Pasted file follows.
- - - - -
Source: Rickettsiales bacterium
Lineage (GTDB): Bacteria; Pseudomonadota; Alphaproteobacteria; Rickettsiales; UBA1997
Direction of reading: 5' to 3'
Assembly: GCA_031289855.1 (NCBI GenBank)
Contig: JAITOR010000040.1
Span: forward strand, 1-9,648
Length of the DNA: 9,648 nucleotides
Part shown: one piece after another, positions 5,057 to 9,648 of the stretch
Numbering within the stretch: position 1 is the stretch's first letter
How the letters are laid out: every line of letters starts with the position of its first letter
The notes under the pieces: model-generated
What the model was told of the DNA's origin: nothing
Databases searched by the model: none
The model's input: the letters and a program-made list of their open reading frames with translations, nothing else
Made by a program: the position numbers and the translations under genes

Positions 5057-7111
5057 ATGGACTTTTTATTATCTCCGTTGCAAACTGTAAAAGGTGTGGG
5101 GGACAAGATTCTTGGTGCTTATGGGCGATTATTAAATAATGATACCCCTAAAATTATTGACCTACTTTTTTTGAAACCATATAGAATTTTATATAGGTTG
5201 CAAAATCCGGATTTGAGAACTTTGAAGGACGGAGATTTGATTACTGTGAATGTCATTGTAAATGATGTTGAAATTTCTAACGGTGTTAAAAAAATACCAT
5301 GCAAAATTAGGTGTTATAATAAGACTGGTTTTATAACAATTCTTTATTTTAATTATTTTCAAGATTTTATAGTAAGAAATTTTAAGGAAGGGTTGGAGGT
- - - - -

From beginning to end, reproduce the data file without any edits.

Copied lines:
Source: Rickettsiales bacterium
Lineage (GTDB): Bacteria; Pseudomonadota; Alphaproteobacteria; Rickettsiales; UBA1997
Direction of reading: 5' to 3'
Assembly: GCA_031289855.1 (NCBI GenBank)
Contig: JAITOR010000040.1
Span: forward strand, 1-9,648
Length of the DNA: 9,648 nucleotides
Part shown: one piece after another, positions 5,057 to 9,648 of the stretch
Numbering within the stretch: position 1 is the stretch's first letter
How the letters are laid out: every line of letters starts with the position of its first letter
The notes under the pieces: model-generated
What the model was told of the DNA's origin: nothing
Databases searched by the model: none
The model's input: the letters and a program-made list of their open reading frames with translations, nothing else
Made by a program: the position numbers and the translations under genes

Positions 5057-7111
5057 ATGGACTTTTTATTATCTCCGTTGCAAACTGTAAAAGGTGTGGG
5101 GGACAAGATTCTTGGTGCTTATGGGCGATTATTAAATAATGATACCCCTAAAATTATTGACCTACTTTTTTTGAAACCATATAGAATTTTATATAGGTTG
5201 CAAAATCCGGATTTGAGAACTTTGAAGGACGGAGATTTGATTACTGTGAATGTCATTGTAAATGATGTTGAAATTTCTAACGGTGTTAAAAAAATACCAT
5301 GCAAAATTAGGTGTTATAATAAGACTGGTTTTATAACAATTCTTTATTTTAATTATTTTCAAGATTTTATAGTAAGAAATTTTAAGGAAGGGTTGGAGGT